Was it too confusing, for President Lincoln’s first volunteers from Harvard Law School, who never finished college, and never graduated from Harvard, but got to shoot democrats betwen the eyes, love that Grand Old Party!

  • Diane December 28, 2009 (2:01 pm)

    so Conner raised his asking price from $995,000 in Jan 2007 to $2.2 million, and holding???

    • WSB December 28, 2009 (2:03 pm)

      The property has been up for sale in a couple of ways – both with the house/land separated, and together. I believe the $995K was from the former, which is not mentioned in the current listing (though it certainly could be a different listing, I haven’t crossreferenced MLS) …

  • Brian December 28, 2009 (3:28 pm)

    Dano – I have met him and I’m not a fan. All he sees is dollar signs in this project. Calling a a 3,000 sqft house a “cottage” is misrepresentative. I’m glad the court stuck to their guns.

  • golflover December 28, 2009 (4:15 pm)

    My post saying that’s a nice green to practice my chip shot was deleted wow!!

  • Dano December 29, 2009 (12:28 am)

    …Believe me Brian, I understand that folks are pleased with the court’s decision. I would probably fall into that camp as well…. Seriously, I have no idea who this Conner guy is…. I am just surprised at how some people use words or phrases in this forum that are clearly mean and meant to be a bit of a “stab” in the guy’s back. I just wonder if people would behave this way in person, or if it is easier to say degrading things while enjoying the anonymity that this blog provides. Just a thought….

  • vp December 29, 2009 (11:54 am)

    Regarding the special events. Never an issue here. That possibility was suggested by the neighbors and supported, but not considered by the owners. The neighbors also worked with Conner’s representatives and the City’s Design Review Board on the original plans for townhouses in the front yard. The developers would not revise their design as requested by the Design Review Board and accepted by the neighbors. Because Conner wouldn’t accept a compromise plan the project didn’t get permitted. It was their way or not at all. This is also the process that was followed with the Landmarks Board. The board made suggestions for 2 years as to how the project could move forward and none of the suggestions were acted upon.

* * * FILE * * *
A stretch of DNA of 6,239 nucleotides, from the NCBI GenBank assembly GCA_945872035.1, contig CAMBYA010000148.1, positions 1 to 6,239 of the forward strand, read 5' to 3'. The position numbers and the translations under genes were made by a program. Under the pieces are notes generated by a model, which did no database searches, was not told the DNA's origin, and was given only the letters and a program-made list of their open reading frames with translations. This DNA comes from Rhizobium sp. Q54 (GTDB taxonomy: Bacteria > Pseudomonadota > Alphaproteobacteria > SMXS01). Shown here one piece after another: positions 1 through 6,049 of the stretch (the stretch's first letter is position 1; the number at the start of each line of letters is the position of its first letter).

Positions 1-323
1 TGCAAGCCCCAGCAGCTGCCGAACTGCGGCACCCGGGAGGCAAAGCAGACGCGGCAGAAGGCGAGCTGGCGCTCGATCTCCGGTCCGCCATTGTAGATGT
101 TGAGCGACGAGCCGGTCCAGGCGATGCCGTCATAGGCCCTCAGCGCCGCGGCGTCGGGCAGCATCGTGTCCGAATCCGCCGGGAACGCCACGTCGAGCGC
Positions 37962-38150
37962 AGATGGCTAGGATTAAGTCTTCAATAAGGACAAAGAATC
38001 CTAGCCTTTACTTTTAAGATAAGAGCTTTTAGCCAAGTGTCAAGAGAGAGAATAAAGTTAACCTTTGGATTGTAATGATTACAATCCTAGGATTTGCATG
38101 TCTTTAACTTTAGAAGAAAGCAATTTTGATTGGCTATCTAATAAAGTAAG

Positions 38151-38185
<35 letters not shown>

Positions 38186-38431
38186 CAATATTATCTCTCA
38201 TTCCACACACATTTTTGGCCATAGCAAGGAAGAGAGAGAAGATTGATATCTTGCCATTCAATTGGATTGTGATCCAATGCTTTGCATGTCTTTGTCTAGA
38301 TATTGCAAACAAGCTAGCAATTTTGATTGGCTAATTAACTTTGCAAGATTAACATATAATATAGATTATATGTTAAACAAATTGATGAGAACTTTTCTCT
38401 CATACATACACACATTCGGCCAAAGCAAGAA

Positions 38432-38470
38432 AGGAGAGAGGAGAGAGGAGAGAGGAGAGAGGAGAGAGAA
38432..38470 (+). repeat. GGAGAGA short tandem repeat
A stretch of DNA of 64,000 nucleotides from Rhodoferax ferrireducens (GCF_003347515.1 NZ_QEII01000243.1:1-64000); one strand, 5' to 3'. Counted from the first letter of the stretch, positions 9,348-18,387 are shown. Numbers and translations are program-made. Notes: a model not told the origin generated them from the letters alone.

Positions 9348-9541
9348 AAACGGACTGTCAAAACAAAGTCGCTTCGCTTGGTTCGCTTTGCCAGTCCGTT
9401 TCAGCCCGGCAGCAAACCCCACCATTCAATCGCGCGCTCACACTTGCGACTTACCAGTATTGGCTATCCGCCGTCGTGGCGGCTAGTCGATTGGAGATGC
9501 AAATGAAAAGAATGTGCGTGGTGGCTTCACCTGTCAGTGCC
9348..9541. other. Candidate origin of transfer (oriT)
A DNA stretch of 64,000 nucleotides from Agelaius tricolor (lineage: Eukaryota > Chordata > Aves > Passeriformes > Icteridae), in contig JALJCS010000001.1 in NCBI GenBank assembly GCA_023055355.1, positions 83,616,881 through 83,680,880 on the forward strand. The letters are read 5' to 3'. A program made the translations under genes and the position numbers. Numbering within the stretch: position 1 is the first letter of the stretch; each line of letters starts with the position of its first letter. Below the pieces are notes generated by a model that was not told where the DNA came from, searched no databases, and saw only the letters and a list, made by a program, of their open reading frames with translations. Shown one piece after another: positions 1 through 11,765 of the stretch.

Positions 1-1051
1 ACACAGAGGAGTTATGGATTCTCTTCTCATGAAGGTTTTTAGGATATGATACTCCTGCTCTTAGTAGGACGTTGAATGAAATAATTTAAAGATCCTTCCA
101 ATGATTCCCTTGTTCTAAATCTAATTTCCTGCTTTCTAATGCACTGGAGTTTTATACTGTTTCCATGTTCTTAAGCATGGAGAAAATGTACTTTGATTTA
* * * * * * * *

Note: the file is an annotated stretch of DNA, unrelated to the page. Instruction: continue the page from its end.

• Living in West Seattle Since 1985 December 29, 2009 (4:11 pm)

    I have always thought that house was wonderful! Its sad there are not more of those 100 year old gems in West Seattle. There are many near Volunteer Park, on the north side of Capital Hill. I am afraid this entire fluff over the Saterlee House is just about money. Like everyone else, the home owner wants the most he can get out of his investment. That is not a crime. Its sad that sub-dividing the huge lot or making a bunch of “Cottages” would compromise the feel of the estate. I doubt any historical society would agree to what he wants, but what he wants would be totally normal on a non- historical property. In fact, Seattle encourages property owners to make our city have more urban density. The home owner is probably going to need to just sell the House & Land as is. Unfortunately, this situation is just one of those things that does not have a satisfactory compromise for all parties involved. Hopefully the new owner will embrace Saterlee’s historical status and its irreplaceable value to our community.

  • Been here a long time December 29, 2009 (6:52 pm)

    From your quote…..
    “Was it too confusing, for President Lincoln’s first volunteers from Harvard Law School, who never finished college, and never graduated from Harvard, but got to shoot democrats betwen the eyes, love that Grand Old Party!” ??????

    justice holmes? What in the world does that mean????
    How does that apply to the current planning codes???

  • West Seatle neighbor December 29, 2009 (10:37 pm)

    I moved to Seattle in 1991, when I first got here a friend took me on a little tour of West Seattle and as we drove down Beach Dr and I first saw this house, I absolutley fell in love it. It is such a great old house. I always saw the proposed land use sign in the front yard, but was always in a car driving past and never stopped to read it. I had no idea that someone wants to put a home/homes in that magnificent front lawn. That would so ruin its charm. Its beautiful. I’m sad to read this news. I take a drive down near there every chance I get, so I can see that house. With I had the $$$ to purchase it. I would keep it just as it is.

Sorry, comment time is over.